Sunday, January 10, 2010

Day three, Zanskar Trek: Hanupatha to Photaksar

We wake up to the sing-song voice of Yash saying - “SIRJI, CHAI”. After our tent-chai, everything goes like clockwork. Brush, loo, fold sleeping bags, pack the day pack, fill water bottles, pull down the tent, breakfast, pack the lunch box and we are off. We have already started climbing, the path is steep and narrow, and I can feel my t-shirt soaking up my sweat. But in an hour and a half, we have stopped, Rajesh looks worried. We are to wait for the mules to catch up again. Apparently, the horseman was still searching for his mules when we left camp.

An hour goes by while we perch on rocks which overlook the valley. It’s a beautiful sight – undulating mountains ahead, a greenish valley below and a river flowing in between. Ani comments about how in Bangalore we would have been attending yet another weekly meeting time in coopy conference rooms. We feel sorry for our colleagues slaving away indoors while here we are – basking in the sun, high up on a mountain with a gentle breeze almost lulling us into sleep.

We want to see more, but Rajesh does not want to go yet. If the horseman does not find his mules before two in the afternoon, we will have to abort the day. Oh no, I don’t want to climb down and climb back up tomorrow. What a waste. But it’s safer to do so. If we reach the next camp and the mules don’t, we will have to camp under the stars. Without food and temperatures reaching sub-zero in the nights, we might as well call a heli-lift for three almost dying trekkers. So we wait and another hour goes by, yet no sign of the horseman.

Naveen & I, as we wait for the ponies to show up. Pic by Aniruddha Das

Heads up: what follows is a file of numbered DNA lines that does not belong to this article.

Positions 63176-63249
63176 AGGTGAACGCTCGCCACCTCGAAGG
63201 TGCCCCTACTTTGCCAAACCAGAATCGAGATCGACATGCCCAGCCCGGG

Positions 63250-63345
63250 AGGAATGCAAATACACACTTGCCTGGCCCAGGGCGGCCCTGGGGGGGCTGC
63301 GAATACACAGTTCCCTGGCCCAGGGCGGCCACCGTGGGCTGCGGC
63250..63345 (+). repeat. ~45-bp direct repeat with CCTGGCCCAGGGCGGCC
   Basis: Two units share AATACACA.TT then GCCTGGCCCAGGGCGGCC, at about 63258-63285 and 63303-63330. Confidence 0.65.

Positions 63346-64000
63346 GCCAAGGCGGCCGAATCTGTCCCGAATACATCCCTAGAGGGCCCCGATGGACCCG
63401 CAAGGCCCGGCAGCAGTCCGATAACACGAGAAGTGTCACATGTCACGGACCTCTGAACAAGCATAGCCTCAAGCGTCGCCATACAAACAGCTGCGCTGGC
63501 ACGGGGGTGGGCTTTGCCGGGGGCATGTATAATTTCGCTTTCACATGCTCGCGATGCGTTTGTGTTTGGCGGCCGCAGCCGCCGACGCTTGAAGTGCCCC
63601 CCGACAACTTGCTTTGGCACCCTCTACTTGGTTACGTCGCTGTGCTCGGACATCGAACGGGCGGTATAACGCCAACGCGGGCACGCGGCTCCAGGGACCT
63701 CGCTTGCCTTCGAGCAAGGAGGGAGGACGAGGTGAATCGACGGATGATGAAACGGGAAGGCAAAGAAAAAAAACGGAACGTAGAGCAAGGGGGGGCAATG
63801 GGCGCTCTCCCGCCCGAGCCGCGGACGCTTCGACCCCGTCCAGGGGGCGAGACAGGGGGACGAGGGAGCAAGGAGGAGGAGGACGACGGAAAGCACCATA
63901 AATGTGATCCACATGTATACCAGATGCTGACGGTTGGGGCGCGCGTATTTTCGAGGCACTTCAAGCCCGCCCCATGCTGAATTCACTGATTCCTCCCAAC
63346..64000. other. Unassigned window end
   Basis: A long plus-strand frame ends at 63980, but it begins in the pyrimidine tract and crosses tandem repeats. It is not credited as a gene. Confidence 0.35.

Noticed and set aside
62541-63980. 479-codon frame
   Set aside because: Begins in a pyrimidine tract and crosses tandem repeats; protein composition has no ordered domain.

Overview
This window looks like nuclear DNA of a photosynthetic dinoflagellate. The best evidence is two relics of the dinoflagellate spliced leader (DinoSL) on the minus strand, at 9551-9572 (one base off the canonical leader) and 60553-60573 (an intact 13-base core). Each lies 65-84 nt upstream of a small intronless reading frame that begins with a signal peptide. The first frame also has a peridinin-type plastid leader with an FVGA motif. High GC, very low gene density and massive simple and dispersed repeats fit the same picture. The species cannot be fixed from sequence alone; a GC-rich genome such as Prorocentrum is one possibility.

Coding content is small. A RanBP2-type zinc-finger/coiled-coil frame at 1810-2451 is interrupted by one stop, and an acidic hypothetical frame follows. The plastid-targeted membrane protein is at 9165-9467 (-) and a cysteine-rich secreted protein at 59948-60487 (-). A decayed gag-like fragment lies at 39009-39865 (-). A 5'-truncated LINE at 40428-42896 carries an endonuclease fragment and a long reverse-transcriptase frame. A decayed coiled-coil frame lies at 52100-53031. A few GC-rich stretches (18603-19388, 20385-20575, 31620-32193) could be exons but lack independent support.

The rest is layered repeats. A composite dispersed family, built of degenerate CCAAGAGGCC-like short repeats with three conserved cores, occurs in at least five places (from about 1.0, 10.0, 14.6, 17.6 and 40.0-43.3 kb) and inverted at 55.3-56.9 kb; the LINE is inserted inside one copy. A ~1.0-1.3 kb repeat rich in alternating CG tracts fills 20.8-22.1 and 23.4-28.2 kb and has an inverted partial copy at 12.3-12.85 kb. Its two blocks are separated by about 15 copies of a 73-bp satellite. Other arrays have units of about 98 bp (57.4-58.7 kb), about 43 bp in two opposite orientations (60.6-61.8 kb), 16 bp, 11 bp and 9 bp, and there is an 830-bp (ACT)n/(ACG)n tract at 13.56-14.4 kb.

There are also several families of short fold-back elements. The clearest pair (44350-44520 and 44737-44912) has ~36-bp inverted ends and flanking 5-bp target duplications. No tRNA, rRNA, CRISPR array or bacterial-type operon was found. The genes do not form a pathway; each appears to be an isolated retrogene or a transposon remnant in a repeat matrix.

Meanwhile, we see a lone walker coming from the opposite direction who when asked tells that two aimless mules were seen at the next camp. Rajesh’s on his feet, tells us to wait there for the horseman and sets off to find the mules. Ani suggests going up the ridge of the mountain behind us to see if we can spot the horseman. I opt stay back claiming to guard our bags (while really I don’t want to trek more than already what awaits us. Ahem, I am reserving my energies). Naveen & Ani get back in an hour though there’s no sight of the horseman yet.

It’s almost one in the afternoon and looks like we might have to abort the day. Dang! As we are having our lunch, the horseman turns up. We tell him about the mules and Rajesh, and he’s off too. We snooze for a while on the rocks. Wake up and still no sight of Rajesh, horseman or the mules. It’s getting a bit chilly up there; Ani suggests we make a bonfire. We go about looking for dry brushwood and soon we have a small fire going.

It’s nearly three in the afternoon now and we spot Rajesh walking towards us. The horseman has found the mules but it’s too late to continue with the trek, even if we are to camp at the base of the next pass. Rajesh leads us back to our Hanupatha camp, disheartened we follow.

Peaks on fire at the Hanupatha camp

The aborted day though ended in the firing up of the peaks… kidding. I meant the sunset was so spectacular that the orange tinge of its descent gave the surrounding peaks a surreal look of being on fire. Nice!

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